SEATTLE – The final day of the 51st U District Street Fair showcased arts, crafts, live music and food. The event attracts tens of thousands of people each year.
Great weather served as the cherry on top for this decades-old celebration of arts and crafts.
There was something for everyone and people said they are thrilled to be back.
“That’s great. Finally being out and seeing people and enjoying the weather,” visitor Amit Amran said.
For Amran, strolling through the U District Street Fair this year couldn’t come fast enough.
His 4-year-old daughter, Ella, wanted to play with bubbles.
Aryn Hamilton with Bubbleworld was happy to help. The business is based in Bothell.
“Bubbles are good for any age. We’ve had people from, like, one year olds to older elderly people buy them for everybody and they’re great. They’re great for dogs, they’re great for children,” she said.
Hundreds of artists, vendors and small businesses had the chance to connect with about 50,000 visitors.
The fair, first held in 1970, is 10 blocks long on University Way and Brooklyn Avenue Northeast.
Just about anything “arts and crafts” you could want can be found at the event.
While the pandemic changed much of our lives, the tradition is going strong without skipping too much of a beat.
The weather definitely helped with the sun so bright even a dog was spotted wearing sunglasses.
There were also difference performances including a man juggling, a woman singing Whitney Houston songs and other live music performances.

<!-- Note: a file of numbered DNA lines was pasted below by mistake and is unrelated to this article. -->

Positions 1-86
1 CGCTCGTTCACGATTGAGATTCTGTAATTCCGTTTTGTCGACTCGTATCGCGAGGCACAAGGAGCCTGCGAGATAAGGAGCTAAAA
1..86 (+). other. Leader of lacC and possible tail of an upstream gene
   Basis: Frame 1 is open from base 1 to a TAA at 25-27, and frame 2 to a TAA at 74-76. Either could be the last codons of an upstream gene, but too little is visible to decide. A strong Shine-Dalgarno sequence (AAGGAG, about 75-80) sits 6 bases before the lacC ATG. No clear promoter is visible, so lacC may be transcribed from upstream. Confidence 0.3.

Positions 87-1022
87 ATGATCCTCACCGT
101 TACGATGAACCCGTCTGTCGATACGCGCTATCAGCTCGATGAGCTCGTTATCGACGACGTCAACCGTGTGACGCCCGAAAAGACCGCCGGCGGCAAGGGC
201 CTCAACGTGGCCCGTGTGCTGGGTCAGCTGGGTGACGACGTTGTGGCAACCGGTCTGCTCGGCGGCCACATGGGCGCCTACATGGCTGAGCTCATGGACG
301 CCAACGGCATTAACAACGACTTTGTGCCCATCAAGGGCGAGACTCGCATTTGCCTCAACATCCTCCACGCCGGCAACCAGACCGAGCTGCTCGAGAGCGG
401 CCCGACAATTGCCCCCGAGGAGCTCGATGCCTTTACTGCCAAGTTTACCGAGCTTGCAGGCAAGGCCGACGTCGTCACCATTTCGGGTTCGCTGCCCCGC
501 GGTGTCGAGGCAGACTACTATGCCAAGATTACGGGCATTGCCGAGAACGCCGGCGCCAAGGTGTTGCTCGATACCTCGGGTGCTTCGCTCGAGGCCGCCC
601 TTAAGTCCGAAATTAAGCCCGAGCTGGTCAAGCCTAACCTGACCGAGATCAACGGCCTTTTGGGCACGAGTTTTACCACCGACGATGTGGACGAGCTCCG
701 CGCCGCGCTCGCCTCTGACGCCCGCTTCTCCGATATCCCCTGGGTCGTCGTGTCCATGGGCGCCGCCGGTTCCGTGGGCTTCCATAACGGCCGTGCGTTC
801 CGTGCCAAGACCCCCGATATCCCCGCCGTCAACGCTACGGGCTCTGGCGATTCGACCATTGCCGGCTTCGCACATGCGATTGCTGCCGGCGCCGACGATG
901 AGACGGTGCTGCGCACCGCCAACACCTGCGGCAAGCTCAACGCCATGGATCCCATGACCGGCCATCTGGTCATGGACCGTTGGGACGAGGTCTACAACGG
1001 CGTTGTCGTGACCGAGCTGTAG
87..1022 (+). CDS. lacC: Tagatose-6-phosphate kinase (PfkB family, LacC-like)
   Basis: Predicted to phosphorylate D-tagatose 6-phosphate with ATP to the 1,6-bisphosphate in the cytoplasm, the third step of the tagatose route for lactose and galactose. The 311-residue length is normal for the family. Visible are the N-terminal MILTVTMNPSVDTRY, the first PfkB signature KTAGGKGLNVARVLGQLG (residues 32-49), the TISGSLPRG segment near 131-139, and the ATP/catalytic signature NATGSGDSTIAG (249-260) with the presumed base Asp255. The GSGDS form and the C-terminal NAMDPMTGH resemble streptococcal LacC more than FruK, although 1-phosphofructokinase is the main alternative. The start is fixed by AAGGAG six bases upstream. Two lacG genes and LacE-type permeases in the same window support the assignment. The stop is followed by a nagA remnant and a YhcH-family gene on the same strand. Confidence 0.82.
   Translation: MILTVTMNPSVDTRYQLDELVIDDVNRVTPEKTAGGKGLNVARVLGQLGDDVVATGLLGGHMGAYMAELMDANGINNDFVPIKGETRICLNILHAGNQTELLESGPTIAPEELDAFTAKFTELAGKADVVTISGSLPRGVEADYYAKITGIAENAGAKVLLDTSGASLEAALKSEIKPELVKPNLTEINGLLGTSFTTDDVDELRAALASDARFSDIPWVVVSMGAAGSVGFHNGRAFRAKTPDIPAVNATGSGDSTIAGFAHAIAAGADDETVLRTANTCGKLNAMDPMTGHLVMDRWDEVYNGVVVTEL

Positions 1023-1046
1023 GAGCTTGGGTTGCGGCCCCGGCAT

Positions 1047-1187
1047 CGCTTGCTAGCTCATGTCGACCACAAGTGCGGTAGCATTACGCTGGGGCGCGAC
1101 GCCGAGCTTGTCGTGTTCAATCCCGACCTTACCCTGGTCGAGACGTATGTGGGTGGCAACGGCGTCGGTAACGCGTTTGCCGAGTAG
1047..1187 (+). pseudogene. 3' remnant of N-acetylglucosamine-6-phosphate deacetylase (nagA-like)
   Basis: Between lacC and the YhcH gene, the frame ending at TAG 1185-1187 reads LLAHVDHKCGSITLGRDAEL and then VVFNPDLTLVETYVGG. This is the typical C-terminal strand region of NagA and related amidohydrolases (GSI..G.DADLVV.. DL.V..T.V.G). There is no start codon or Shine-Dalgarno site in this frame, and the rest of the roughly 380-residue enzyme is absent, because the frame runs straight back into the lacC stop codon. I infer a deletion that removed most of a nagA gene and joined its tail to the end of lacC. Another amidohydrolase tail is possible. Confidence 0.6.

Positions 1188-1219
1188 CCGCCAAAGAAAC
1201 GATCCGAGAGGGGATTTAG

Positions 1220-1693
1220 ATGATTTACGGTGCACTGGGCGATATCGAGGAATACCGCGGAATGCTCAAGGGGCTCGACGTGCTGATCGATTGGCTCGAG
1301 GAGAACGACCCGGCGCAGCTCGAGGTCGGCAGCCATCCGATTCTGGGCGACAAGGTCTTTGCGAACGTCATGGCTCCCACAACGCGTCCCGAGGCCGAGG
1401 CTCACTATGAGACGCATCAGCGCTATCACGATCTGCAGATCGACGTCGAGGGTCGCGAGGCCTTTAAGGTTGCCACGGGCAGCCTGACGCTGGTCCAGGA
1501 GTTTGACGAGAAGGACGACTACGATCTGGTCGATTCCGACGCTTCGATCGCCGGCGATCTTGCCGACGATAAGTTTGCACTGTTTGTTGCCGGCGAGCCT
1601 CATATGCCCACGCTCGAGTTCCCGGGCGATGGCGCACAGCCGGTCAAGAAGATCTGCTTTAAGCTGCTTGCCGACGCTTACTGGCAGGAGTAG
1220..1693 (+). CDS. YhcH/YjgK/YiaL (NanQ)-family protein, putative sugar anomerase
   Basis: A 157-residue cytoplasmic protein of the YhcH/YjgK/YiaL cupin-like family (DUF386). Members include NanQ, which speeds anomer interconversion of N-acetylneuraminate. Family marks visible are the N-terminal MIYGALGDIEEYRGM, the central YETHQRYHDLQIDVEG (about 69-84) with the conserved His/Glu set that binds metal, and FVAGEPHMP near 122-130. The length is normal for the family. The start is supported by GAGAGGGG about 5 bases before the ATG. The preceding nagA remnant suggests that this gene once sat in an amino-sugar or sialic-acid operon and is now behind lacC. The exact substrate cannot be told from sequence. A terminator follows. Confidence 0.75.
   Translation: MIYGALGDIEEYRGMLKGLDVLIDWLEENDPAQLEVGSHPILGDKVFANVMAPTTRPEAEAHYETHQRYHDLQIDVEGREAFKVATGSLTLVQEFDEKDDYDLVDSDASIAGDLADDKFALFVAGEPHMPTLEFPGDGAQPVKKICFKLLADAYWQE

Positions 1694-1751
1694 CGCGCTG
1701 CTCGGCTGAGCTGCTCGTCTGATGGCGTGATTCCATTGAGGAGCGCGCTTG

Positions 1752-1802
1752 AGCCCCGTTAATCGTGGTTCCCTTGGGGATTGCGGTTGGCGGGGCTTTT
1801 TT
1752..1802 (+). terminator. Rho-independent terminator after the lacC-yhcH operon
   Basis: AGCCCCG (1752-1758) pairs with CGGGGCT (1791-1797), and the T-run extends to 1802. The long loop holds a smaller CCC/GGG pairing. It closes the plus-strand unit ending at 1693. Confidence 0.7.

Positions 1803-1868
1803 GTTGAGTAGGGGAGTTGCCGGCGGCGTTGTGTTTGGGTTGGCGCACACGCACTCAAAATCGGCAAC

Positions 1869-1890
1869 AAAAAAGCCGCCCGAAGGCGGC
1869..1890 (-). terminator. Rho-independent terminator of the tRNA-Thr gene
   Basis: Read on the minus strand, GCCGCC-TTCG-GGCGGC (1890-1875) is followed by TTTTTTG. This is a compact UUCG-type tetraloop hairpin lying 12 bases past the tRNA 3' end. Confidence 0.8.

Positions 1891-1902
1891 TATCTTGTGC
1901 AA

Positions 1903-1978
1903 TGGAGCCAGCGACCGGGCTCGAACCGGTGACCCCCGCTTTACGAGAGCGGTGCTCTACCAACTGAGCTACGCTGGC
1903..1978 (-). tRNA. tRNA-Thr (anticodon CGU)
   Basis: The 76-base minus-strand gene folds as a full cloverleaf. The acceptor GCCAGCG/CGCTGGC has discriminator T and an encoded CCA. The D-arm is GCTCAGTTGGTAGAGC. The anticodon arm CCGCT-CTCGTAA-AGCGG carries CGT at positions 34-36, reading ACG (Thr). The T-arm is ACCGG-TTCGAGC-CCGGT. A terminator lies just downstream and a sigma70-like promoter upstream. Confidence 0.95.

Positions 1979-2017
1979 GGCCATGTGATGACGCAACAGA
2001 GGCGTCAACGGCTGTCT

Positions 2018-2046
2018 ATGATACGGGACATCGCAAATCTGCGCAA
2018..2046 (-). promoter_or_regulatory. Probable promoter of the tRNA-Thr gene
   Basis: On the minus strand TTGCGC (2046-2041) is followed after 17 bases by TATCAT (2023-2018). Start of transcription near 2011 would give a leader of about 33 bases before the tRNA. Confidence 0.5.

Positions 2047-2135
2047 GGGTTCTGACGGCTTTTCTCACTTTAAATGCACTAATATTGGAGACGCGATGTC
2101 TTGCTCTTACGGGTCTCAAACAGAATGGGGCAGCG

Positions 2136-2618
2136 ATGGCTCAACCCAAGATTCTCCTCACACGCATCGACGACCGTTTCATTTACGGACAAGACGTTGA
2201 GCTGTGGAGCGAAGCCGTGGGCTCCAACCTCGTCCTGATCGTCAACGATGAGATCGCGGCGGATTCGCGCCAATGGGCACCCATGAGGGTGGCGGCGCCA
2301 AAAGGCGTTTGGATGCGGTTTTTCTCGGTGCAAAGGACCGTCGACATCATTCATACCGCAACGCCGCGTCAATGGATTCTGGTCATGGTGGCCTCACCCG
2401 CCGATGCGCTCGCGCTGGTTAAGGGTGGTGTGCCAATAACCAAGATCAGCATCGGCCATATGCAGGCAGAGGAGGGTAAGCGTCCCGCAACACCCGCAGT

For people with a rumbling tummy, dozens of food options meant a chance to try something new.
Gip’s Downhome Barbecue is a family-owned business making its first appearance in the street fair this year.
When we asked Taylor Gipson what’s the best thing on the menu, he didn’t hesitate to elaborate.
“Our beef brisket. We smoke that for like 14 hours. He’s kind of perfected the recipe. Kind of like made his own seasoning,” he said.
51 years into this event and it seems the creative juices are still flowing while inspiring visitors and giving artists and businesses, like Bubbleworld, extra exposure.
“Definitely to see their smiles. It’s super nice to see everybody so happy with all the interactions with the bubbles and it’s a really nice way to meet new people,” Hamilton said.
Officials said for the first time in the fair’s history, this year it was accessible by Link light rail giving people another way to get around and helping them stress a little less about parking.